It is possible although awkward to have more than one map in the same file.  You would just need two groups of nodes which have no connections between them, because the program controls the display itself and shows related nodes one map is displayed and the other disappears, if you manage to switch to the other map then the first map disappears.  Floating nodes (not attached to any other node) will also disappear.

There is a zoom control on the right hand side of the map but be warned the screen re-draw rate is painfully slow, even with a very small map.

 

2. Attachments  =  3

The things which can be attached to nodes are not terribly useful.  The main aim of this program is to make a representation of parts of the web and it does this very well, what it does not do so well is linking to local files.

Each node has a description field which can hold very large texts, but this is less useful than it sounds because the text pops up in a small box when you mouse over the node.  When moving your mouse off the node towards the box it often disappears before mouse is over the box.  If it has not disappeared then you can scroll through the text.  The box also contains any picture attached to the node and a link button.  The link button can point to a file from the programs repository or a URL.  This program does not support universal links.

The link box cannot point to a file on your local file system.  Any files you need to link to must first be copied into a repository by the program.  If you try to link to a file then you will be presented with a list of the files in the repository.  Many of the files are not the original files but a ‘thumbnail’ or screen shot of what the file would look like if it were to be opened.  I have not found a way to open the original file from the link field.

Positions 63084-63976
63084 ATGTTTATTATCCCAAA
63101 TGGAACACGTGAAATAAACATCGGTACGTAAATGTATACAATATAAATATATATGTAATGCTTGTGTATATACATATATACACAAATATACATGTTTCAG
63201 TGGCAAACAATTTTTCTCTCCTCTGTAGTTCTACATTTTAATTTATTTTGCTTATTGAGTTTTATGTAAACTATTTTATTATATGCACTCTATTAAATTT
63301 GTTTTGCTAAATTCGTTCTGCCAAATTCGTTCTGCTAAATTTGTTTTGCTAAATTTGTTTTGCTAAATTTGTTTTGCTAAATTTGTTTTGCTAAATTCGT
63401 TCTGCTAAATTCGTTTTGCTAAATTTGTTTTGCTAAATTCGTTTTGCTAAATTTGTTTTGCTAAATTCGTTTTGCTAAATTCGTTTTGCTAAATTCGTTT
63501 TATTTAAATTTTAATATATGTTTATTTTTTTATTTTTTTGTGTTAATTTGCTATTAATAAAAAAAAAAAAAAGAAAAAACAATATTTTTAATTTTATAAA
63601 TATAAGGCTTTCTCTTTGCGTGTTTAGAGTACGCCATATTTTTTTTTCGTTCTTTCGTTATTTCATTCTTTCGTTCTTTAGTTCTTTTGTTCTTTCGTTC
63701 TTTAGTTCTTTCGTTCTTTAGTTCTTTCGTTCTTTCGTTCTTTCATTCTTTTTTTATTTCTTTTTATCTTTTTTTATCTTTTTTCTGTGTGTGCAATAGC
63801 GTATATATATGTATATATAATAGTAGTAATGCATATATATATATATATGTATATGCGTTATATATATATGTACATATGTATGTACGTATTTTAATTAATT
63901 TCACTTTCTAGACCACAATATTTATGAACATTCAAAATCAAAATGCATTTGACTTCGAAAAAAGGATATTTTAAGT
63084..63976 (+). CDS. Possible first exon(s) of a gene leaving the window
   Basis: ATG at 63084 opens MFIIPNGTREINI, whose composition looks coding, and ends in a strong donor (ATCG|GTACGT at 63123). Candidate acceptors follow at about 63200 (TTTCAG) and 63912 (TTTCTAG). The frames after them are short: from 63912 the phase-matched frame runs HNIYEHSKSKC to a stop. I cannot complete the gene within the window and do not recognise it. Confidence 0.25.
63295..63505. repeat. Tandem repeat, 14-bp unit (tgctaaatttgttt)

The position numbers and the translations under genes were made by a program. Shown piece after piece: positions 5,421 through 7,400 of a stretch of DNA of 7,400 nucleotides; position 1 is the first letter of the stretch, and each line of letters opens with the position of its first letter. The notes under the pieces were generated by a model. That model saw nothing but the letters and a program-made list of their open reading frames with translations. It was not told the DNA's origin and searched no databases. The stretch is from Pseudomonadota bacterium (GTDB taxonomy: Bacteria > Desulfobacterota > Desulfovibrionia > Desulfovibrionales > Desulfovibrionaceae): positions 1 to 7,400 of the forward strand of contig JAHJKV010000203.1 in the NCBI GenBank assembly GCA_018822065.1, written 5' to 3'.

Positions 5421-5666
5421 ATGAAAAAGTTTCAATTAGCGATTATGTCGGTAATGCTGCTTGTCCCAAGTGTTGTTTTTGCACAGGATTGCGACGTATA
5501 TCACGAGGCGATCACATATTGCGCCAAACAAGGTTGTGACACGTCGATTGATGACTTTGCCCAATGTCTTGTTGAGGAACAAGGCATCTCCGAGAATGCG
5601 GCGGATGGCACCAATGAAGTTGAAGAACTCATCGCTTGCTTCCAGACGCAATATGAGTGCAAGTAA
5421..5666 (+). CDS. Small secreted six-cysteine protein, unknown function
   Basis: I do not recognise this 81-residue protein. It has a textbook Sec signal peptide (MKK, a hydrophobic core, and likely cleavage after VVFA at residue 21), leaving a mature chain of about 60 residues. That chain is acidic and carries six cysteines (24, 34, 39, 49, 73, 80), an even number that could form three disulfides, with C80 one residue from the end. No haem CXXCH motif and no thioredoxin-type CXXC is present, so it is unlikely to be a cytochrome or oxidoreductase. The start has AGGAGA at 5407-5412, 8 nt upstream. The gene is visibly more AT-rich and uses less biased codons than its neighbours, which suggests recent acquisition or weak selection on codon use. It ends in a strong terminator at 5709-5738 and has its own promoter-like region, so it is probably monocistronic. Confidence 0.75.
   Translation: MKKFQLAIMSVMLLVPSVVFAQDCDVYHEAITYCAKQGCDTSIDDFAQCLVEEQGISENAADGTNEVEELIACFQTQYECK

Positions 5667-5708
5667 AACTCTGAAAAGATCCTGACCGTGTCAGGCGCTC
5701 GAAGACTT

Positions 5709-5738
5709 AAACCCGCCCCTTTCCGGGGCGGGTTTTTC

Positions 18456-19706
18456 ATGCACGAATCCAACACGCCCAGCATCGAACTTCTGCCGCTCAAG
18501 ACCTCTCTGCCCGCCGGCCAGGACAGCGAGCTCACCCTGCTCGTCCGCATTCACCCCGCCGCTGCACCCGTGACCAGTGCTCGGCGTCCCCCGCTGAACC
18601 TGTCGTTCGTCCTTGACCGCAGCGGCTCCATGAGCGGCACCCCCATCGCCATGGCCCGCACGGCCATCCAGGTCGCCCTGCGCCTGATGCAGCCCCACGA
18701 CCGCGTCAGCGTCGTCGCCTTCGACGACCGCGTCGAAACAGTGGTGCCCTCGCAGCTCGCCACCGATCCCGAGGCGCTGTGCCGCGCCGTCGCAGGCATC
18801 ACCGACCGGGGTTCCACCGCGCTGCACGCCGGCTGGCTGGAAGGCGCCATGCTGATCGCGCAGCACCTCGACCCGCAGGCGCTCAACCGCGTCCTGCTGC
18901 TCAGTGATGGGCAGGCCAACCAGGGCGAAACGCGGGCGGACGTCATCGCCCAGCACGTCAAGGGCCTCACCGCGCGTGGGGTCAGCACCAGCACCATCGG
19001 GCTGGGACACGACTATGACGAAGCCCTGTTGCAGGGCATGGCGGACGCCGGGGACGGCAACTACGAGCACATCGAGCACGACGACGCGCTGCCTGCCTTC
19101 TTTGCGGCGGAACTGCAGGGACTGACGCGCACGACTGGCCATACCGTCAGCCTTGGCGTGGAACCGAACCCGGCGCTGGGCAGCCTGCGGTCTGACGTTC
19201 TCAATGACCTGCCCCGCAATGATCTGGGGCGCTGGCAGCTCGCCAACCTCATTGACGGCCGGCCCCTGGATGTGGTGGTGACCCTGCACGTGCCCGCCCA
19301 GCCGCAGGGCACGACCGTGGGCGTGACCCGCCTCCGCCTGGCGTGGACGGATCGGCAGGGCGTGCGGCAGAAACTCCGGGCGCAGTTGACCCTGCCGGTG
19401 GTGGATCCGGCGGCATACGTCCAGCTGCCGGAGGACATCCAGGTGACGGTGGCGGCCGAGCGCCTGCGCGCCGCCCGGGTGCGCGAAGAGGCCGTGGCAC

If the link field points to a URL then there is a picture of the webpage next to the link field.  This gives you a thumbnail or preview of the contents of the web page.  Nodes connected to a web page have a small white arrow in the top left hand corner, clicking on this arrow opens the web page but it is not opened in your browser but in the program itself, the main window becomes the browser.

 

3. Appearance  =  5

The appearance of this program is quite attractive with a semi 3D look.  Nodes cannot be positioned manually but the program itself usually lays things out fairly well.

InfoRapid
The unusual thing about this program is that when you select a node the map is re-drawn with the selected node as the centre of the map.  There are very few mapping programs which do this.  MindRaider and Cayra are the only free ones which I can recall at the moment.  Cayra was abandoned by its developer and a later update to Microsoft’s .NET library broke the program.  It is still available here (at the time of writing) but be warned it doesn’t work.  MindRaider is still current at the time of writing.

There are four panels at the side of the screen which contain an outline view of the map, a list of files in the repository, details of the relationships between nodes and various details about the selected node.  These panels can be folded away to get a better view of the map if desired.

 

4. Ease of use  =  1

The speed of response of this program is painfully slow.

The way the program is designed is cumbersome, you are constantly swapping between the mouse and keyboard.  This is not the program you need if you want to jot down notes quickly.  Using this program is hard work.

It is not possible to move around the map using just the keyboard, you have to use the mouse.  The idiosyncratic way it links to files, the constant swapping between keyboard and mouse and the clumsy way the data is entered makes this program tedious and awkward to use.